- Staphylococcus aureus. A common source of food poisoning and many pus-forming disorders (for example, boils and abscesses), this bacterium also causes secondary infections in peritonitis, cystitis, and meningitis. Many strains are now resistant to penicillin and other antibiotics, one reason for the widespread occurrence of staphylococcal infections in hospitals.
- Salmonella typhosa. This much-feared bacterium, which lives in food and water, causes typhoid, food poisoning, and a variety of infections that include blood poisoning and intestinal inflammation. Current antibiotics are of only uncertain help in treating it.
However, neem has many limitations as an antibiotic. In the second test, there was no evidence of neem having any antibacterial effects on a selection of bacteria, including Citrobacter, Escherichia coli, Enterobacter, Klebsiella pneumoniae, Proteus mirabilis, Proteus morgasi, Pseudomonas aeruginosa, Pseudomonas EO1, and Streptococcus faecalis.
There are many interesting stories from India about the virus-fighting properties of neem. It is widely accepted, particularly by those with extensive medical knowledge, that it is very effective against pox viruses. A mixture of neem leaves has historically been employed to medicate smallpox, chicken pox, and warts, with the paste typically being directly smeared onto the affected area.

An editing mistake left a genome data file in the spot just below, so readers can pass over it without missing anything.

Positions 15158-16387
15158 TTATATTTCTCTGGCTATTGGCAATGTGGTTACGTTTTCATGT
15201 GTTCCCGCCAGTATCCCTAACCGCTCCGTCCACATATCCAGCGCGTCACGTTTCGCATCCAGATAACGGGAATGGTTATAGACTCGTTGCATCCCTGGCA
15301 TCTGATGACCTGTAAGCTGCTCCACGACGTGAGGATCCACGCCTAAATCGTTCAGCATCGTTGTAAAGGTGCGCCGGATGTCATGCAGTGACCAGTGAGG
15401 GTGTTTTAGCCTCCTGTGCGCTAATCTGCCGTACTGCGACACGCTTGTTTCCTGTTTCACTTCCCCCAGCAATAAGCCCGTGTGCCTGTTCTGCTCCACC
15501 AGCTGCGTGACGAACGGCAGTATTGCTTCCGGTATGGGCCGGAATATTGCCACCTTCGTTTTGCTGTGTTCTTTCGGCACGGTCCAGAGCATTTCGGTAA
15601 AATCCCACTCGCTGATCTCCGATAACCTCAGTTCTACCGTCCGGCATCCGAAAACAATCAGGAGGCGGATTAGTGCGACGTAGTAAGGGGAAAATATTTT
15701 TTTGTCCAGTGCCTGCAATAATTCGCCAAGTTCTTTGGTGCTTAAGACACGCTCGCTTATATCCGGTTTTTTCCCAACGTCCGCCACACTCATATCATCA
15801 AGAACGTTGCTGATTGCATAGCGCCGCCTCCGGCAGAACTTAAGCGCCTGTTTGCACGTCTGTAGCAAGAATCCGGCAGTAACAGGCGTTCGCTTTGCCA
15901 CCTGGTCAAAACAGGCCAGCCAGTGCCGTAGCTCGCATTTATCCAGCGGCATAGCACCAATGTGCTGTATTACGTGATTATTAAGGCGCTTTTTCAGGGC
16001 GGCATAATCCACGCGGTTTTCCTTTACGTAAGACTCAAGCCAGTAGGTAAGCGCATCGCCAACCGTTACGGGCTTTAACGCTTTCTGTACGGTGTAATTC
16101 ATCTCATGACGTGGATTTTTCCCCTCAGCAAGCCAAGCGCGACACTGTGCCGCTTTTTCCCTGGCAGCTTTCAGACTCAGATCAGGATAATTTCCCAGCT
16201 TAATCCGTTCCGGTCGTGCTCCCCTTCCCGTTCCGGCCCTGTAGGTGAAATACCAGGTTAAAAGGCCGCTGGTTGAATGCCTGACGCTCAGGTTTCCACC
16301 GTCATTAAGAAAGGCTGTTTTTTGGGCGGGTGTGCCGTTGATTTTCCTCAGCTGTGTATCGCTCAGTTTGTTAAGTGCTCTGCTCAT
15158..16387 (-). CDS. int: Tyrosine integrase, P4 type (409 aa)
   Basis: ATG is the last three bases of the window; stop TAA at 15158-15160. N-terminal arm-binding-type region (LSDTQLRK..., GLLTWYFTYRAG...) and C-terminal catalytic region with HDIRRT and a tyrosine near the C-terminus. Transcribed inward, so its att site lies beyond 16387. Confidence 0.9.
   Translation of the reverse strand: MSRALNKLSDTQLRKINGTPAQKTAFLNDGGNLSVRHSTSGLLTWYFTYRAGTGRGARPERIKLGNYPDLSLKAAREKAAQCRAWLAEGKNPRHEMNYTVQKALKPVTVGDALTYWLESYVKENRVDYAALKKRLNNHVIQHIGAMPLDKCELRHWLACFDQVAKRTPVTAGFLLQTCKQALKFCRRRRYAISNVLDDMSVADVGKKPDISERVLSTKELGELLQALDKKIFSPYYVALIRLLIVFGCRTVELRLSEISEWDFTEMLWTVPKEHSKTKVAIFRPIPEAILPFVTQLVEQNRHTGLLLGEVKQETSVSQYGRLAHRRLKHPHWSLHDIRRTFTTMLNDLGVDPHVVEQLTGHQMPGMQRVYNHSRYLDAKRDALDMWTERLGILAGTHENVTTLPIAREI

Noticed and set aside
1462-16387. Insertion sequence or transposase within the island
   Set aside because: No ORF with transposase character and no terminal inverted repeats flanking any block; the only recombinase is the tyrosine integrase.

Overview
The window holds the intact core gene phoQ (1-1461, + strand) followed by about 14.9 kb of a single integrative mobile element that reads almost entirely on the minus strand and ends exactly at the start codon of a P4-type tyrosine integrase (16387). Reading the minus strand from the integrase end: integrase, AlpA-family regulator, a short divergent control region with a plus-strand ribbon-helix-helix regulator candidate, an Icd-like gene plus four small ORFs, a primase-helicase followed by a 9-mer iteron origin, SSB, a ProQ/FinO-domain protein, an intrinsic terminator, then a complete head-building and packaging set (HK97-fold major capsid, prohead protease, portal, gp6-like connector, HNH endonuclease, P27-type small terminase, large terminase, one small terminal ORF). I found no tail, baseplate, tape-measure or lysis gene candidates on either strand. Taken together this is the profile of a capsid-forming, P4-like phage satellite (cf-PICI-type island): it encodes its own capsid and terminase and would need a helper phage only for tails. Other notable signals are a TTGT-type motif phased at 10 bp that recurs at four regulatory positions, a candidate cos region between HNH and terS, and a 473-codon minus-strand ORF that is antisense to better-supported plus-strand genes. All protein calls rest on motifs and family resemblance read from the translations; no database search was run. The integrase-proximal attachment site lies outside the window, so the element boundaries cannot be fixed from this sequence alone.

Research has indicated that there could be a genuine biological foundation for vaccinating against smallpox, chicken pox, and fowl pox. Neem extracts were able to take in the viruses, which kept them from invading cells that hadn’t been affected. Once the cell had already been infected, there was no way to impede the virus. Thus neem was effective prevention, but not a cure.
Latest medical trials indicate that neem leaves contain anti-viral properties. These initial findings have yet to be validated, however, they are captivating. Evidence reveals that, in America, a liquid mixture composed of neem leaves has produced a limited to modest inhibition effect on the hepatitis B virus’s DNA polymerase. In Germany, a solution of ethanol and neem-kernel extract has been demonstrated to be successful against the herpes virus. It appeared that crude extracts were efficient at restraining some plant viruses and thus forestalling contamination in horticultural studies.
It is understandable that neem is often used to eliminate maggots and head lice due to its insect-killing abilities. In Haiti, for example, mashed leaves are applied to open sores that have been colonized by maggots. In India and Bangladesh, locals rub neem oil into their hair to get rid of head lice and have reportedly had extremely good results.